Olivia Wilde was ‘too old’ for ‘Wolf of Wall Street’ role, but here’s why she says it doesn’t matter
Olivia Wilde was too old to be cast as Leonardo DiCaprio's girlfriend in "The Wolf of Wall Street," she says — but ageism wasn't the point she was trying to make when she told Howard Stern about that on Wednesday.
She was making a point about possibilities.
First, the background: Stern asked the "Vinyl" actress whether she'd ever been told she was too beautiful for a role, which is a perfectly legit question, if you've ever seen Otis Sudeikis' mom in person. When she's going casual, she's a hottie; dressed up, she pretty much glows.
"The funniest thing I heard recently was, I had heard for a part that I was 'too sophisticated,' and I was like, 'Oh, that sounds nice. I like that feedback. I didn't get that part, but I'm a very sophisticated person,'" the 32-year-old said with a chuckle. "Then I found out later that they actually said 'old.'"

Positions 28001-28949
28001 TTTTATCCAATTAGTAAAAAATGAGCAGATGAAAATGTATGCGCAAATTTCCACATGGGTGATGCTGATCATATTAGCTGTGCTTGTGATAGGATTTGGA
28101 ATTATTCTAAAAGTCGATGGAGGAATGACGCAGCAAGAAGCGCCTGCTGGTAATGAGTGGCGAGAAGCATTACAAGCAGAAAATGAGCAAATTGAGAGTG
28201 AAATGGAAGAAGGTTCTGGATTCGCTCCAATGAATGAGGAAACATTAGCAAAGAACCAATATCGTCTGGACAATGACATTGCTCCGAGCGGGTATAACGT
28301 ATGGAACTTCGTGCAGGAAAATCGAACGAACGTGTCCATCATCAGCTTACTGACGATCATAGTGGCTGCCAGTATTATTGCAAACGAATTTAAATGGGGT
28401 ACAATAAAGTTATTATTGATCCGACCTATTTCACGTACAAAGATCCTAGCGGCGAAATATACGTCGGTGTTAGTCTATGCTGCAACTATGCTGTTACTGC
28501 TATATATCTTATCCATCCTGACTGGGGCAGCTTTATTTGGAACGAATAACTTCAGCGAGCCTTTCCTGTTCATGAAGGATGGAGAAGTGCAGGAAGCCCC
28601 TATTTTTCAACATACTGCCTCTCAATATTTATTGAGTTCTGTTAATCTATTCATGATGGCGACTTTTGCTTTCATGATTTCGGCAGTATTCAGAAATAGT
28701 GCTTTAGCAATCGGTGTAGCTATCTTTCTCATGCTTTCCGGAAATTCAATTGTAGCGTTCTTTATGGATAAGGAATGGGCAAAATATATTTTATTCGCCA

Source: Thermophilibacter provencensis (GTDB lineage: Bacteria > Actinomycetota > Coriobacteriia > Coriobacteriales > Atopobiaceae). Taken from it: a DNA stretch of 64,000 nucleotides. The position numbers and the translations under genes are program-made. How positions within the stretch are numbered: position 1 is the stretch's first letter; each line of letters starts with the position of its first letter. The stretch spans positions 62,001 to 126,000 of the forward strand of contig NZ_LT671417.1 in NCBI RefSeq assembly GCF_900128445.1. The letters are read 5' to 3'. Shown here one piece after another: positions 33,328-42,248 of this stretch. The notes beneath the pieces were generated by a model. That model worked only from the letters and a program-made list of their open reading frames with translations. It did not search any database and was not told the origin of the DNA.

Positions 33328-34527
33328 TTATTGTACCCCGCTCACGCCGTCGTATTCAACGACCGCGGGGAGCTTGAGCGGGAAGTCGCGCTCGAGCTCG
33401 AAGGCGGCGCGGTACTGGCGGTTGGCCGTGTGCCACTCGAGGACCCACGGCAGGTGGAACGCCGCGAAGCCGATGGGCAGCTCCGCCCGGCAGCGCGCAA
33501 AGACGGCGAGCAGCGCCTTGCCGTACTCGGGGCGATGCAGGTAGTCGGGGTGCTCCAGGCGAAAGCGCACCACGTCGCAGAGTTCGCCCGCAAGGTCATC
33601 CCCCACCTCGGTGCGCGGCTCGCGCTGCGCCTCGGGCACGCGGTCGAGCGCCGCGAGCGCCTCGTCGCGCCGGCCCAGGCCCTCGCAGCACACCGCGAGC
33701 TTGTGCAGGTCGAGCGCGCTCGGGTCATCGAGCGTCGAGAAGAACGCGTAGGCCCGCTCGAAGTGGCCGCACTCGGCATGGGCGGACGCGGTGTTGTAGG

Wilde, whose birthday was a week ago, would have been just turning 28 when "Wolf" pre-production started in March 2012. DiCaprio's not quite a decade her senior; Margot Robbie, who got the part, is about six years younger than the "House" alum.
But there were no hard feelings — "I watched it and I was like, 'Oh, she's perfect!'" — thanks to Wilde's self-professed ability to emotionally disconnect from the audition process. "The second I don't get a role, it's dead to me," she said.
But it turned out this one wasn't all the way dead: That movie was a Martin Scorsese project, as is HBO's newish series "Vinyl," so off the strength of her "Wolf" audition she got her current gig without having to read for it.
"It shows that if you don't get something, job interview, whatever you do for a living," Wilde said, "it might lead to something else." And she reiterated that point Wednesday on Twitter.
However, she also told Stern and his crew, "I want to make a translation sheet for Hollywood that's like, all the feedback your agents give you, and what it really means."
Ouch. Not sure we — or Hollywood — can handle that much truth ...
Anyway, here's another quick hit from the superficial-preconceptions arena: Ahead of World Down Syndrome Day, which is March 21, Wilde is the star of an thought-provoking PSA. Take a peek at it, below. We dare you not to tear up by the end.
It's a date
Get our L.A. Goes Out newsletter, with the week's best events, to help you explore and experience our city.
You may occasionally receive promotional content from the Los Angeles Times.